1917 Greek Political Broadside - Likely a World War I Recruiting Poster

GreekBroadside-unknown-1917
$750.00
ΕΓΓΡΑΦΗΤΕ ΙΝΑ ΜΗ ΛΕΧΘΗ ΟΤΙ ΟΥΤΟΙ ΠΡΟΣΕΦΕΡΟΝ ΕΙΣΙΜΑΤΗΝ ΤΗΝ ΖΩΗΝ ΤΩΝ.
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1917 Greek Political Broadside - Likely a World War I Recruiting Poster

GreekBroadside-unknown-1917

World War I recruiting broadside encouraging Greek-Americans to enlist.
$750.00

Title


ΕΓΓΡΑΦΗΤΕ ΙΝΑ ΜΗ ΛΕΧΘΗ ΟΤΙ ΟΥΤΟΙ ΠΡΟΣΕΦΕΡΟΝ ΕΙΣΙΜΑΤΗΝ ΤΗΝ ΖΩΗΝ ΤΩΝ.
  1917 (undated)    27 x 19.5 in (68.58 x 49.53 cm)

Description


This is a c. 1917 National Printing and Engraving Company Greek broadside that is most likely associated with recruiting during World War I. Roughly translated as 'Enlist/Register so that it cannot be said that they offered their lives in vain'. Written in Katharevousa (καθαρεύουσα), a conservative form of Modern Greek conceived of as a compromise between Ancient Greek and Demotic Greek, due to the broadside's message, printing style, and the era in which the printer was active, we believe this broadside to date from World War I.
Greek-Americans and Military Service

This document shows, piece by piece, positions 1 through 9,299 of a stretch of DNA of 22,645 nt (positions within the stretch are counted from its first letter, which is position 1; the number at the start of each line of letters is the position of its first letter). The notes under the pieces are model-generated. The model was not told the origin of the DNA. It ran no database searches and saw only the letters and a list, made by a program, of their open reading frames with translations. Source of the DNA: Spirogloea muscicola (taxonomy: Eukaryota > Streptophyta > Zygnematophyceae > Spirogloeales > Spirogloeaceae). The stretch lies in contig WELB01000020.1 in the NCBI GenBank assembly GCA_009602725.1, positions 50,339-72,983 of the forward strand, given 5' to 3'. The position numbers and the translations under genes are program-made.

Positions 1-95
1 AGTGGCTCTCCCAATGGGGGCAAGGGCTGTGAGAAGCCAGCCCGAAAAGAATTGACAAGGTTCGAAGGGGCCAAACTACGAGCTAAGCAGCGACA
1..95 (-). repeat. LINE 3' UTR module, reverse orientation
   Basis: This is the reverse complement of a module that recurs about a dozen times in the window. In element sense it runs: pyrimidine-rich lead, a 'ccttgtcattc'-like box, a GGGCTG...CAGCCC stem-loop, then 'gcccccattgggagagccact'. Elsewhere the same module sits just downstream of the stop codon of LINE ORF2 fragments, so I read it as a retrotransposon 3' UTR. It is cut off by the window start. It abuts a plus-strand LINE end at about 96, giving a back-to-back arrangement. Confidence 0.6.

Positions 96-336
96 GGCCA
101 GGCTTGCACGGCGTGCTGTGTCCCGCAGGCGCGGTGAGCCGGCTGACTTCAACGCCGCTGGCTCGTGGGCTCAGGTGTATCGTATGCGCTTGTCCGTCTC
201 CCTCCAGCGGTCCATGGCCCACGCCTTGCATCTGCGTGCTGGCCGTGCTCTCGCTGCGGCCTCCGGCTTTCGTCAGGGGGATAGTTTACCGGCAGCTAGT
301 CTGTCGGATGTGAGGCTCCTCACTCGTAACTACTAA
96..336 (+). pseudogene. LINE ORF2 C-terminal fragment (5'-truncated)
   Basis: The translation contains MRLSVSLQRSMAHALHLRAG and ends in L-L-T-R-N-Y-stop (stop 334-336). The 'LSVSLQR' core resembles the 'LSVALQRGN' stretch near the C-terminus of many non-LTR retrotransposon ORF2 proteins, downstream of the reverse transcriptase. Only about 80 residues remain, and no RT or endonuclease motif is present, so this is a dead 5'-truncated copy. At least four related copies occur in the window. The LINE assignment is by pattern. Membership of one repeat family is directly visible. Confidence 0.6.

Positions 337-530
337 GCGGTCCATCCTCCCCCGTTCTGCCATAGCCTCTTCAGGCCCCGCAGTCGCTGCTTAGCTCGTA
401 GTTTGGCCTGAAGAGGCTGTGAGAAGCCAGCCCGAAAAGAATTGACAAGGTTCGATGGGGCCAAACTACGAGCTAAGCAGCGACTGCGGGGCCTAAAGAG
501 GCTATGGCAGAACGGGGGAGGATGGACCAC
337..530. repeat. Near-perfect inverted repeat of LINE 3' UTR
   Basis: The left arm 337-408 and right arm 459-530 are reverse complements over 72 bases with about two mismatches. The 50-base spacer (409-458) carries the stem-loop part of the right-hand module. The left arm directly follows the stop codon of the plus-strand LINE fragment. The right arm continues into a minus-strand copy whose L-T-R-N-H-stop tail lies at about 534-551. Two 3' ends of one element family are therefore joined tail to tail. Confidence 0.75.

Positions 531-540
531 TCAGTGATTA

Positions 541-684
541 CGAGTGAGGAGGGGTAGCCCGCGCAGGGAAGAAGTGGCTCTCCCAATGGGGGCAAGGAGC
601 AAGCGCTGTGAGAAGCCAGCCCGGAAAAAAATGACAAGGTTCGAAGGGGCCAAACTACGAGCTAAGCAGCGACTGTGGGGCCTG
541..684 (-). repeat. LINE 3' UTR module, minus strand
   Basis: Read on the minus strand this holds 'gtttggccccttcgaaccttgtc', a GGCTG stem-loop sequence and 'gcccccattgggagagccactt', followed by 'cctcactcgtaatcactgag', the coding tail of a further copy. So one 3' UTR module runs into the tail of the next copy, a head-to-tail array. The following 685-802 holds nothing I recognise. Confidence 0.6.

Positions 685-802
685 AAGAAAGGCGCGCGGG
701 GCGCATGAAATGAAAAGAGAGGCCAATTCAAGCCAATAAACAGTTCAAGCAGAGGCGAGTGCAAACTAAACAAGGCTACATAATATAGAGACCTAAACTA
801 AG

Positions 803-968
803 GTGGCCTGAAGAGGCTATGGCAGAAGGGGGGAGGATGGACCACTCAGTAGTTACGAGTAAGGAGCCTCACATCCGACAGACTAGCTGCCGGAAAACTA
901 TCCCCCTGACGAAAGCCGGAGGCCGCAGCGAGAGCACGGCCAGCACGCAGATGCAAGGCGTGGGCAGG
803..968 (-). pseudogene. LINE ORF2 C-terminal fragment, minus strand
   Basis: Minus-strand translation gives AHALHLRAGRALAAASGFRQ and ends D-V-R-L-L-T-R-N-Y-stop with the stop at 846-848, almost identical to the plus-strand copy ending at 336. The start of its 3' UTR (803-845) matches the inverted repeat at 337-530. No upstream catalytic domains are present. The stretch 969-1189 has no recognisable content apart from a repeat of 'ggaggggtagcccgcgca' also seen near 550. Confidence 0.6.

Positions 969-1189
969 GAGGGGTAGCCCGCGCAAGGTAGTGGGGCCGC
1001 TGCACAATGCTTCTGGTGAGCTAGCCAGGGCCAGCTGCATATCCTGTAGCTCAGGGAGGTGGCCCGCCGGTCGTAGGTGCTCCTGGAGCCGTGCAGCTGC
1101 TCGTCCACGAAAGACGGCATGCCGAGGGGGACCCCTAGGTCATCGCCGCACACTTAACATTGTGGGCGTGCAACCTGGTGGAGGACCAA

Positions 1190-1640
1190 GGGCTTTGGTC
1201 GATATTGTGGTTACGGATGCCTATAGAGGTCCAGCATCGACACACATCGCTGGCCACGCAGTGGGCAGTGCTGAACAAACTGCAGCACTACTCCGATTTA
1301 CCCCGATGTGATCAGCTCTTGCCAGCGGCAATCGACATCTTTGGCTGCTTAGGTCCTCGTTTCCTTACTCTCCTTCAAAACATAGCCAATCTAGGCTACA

While researching this item, our research made us aware of the long history the Greek-Americans have with the United States military. Greek immigrants have served in every war fought by the United States, from the American Revolution to today's wars in Iraq and Afghanistan. Several thousand Greek-Americans served in the Allied Expeditionary Force sent to Europe during World War I, including George Dilboy, who was killed in action near Belleau, France on July 18, 1918 and was posthumously awarded the Congressional Medal of Honor for 'gallantry and intrepidity beyond the call of duty'. During our research, however, we became aware of the fact that Greek-Americans not only fought in the wars of their adopted nation, but those of their native homeland as well. Greek immigrants and Greek-Americans returned to Greece to fight in the Greek-Turkish War of 1897 and the Balkan War of 1912-1913. Due to the ambiguous nature of the text, and the formal nature of the language, this leaves open the possibility that this broadside could, in fact, have been printed to encourage Greeks to return to their homeland and fight against the Turks in defense of Greece's freedom. Several thousand returned to Greece to fight in these wars, particularly from large urban areas, such as Chicago.

This broadside was printed by the National Printing and Engraving Company of New York, Chicago, and St. Louis in the early 20th century, most likely during 1917 or 1918 in support of the American war effort during World War I.

Cartographer


The National Printing and Engraving Company of New York, Chicago, and St. Louis (fl. c. 1870 - 1920) was a prominent poster printer active from the late 19th century into the beginning of the 20th. Advertisements promoting their services were placed in major publications across the country.

Condition


Very good. Backed on linen, poster style.
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